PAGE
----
It's a tight competition between the three leading candidates running to replace Portland Mayor Sam Adams. Eileen Brady, Charlie Hales, and Jefferson Smith are running a very close race, according to a new OPB/Fox-12 poll from DHM Research.
|Complete poll results .pdf|
The first lesson offered by the poll results is that the city's economic and social future is not clear to many likely voters.
Clint Kuper said, "I'm very leery to say the economy is better than it was."
Clint Kuper is a DJ who works downtown at a retail high-end electronics shop. He also has his own business doing everything from clubs to weddings to corporate events.
The past few years, he says, have been brutal. Things are picking up -- a little. Like many other respondents in the survey, Kuper says economic challenges have informed the way he's taking in the Mayoral race.
Kuper said, "I see one of the most livable cities in the world not doing itself justice."
Kuper is one of 400 likely city voters interviewed between April 28th and 30th. Charlie Hales showed a slight lead, with 25% of the vote. Eileen Brady polled at 23%, and 20% of voters had decided on Jefferson Smith. But with the poll's 5% margin of error, the race is essentially too close to call, with a whopping 28% of voters -- like Clint Kuper -- still undecided. Younger voters and East Siders figured heavily in the undecided group.
DHM pollster Rebecca Ball says the team found voters' support for a specific candidate isn't necessarily connected to any particular issue, but to certain personal qualities.
Rebecca Ball explained, "And so for Charlie, it's that he's most experienced and qualified. For Brady, it's that she's a successful businesswoman. For Smith, it's more vague, with about 3 in 10 who said they didn't know why they were supporting him. But those who could offer a response talked about him being a fresh new face with new ideas."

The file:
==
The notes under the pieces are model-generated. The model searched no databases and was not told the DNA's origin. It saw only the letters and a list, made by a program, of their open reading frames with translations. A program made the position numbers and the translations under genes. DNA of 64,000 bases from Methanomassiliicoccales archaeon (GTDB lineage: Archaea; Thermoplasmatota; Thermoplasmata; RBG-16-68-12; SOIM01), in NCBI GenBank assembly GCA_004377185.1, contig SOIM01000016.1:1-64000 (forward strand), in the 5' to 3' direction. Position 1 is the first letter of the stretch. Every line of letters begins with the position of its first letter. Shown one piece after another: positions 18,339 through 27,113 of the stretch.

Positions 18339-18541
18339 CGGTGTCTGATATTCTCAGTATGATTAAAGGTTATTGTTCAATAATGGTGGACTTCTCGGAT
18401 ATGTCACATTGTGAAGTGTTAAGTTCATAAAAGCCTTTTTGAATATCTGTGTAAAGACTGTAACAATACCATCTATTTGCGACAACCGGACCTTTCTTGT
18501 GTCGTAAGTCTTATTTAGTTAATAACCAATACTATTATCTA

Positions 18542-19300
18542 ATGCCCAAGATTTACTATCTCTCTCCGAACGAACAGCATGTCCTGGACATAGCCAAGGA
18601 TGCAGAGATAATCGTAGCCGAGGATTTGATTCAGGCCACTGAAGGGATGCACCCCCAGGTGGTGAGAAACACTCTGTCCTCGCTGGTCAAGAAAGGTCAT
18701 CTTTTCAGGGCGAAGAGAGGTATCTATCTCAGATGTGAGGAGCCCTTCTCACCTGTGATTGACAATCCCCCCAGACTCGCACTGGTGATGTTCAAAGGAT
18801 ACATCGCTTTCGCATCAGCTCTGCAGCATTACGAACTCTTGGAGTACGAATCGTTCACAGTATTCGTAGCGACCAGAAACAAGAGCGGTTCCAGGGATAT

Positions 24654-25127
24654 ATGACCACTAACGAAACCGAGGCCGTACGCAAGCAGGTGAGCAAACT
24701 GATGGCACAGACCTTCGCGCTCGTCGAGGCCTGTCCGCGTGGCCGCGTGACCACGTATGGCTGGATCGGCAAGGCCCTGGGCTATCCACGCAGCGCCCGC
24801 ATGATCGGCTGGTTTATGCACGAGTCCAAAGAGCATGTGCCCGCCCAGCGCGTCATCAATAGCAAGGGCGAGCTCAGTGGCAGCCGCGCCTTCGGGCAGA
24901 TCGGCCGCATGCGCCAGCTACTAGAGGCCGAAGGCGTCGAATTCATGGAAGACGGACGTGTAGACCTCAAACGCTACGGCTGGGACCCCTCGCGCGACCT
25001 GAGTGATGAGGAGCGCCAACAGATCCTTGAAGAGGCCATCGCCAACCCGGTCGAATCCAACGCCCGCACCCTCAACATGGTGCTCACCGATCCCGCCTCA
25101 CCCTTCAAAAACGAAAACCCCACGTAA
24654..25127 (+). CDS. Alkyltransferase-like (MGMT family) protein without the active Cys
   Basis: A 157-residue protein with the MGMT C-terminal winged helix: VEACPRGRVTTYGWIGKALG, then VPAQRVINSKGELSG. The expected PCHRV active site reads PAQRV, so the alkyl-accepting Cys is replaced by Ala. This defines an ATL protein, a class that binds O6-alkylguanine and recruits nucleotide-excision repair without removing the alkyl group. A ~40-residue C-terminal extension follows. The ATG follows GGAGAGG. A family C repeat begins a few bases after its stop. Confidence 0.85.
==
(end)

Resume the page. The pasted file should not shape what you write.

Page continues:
And that's good news for Jefferson Smith. The poll shows him closing a gap registered in previous polls with Hales and Brady.
There are other issues that might resonate. Five in ten voters surveyed say they want the next Mayor to deal with one of two things: fixing potholes, or securing more funding for public schools.
Portlanders like St. John's resident Melanie Mosely have the economy on their minds, but education takes a close second. We caught up with Mosely on the steps of the K-8 school where she volunteers one day a week teaching theater.
Melanie Mosely said, "I see programs getting cut, I see teachers getting cut. I worry about public education."
Mosely adds she's listening for something beyond platitudes about economic development. For her, it's not enough for candidates to be branded "business-friendly," if that only means big business.
Mosely explained, "We have so many awesome small companies in the city that I wish we had the money to invest in, the time to invest in."
Mosely says she's eyeing one of the candidates but won't rule out changing her mind.
While there's still time for voters to do their homework, pollster Tim Hibbets says there's not much time left for candidates to close the sale.
Tim Hibbetts said, "We may literally be in a situation where a few tenths of a point could end up the difference between making the runoff or not making the runoff. So whoever your candidate is, make sure you get that ballot in."
Ballots are due May 15. If no one candidate gets a majority, two top vote getters will compete for the run-off in November.
A Day On The Campaign Trail
OPB photographers follow the candidates for a day.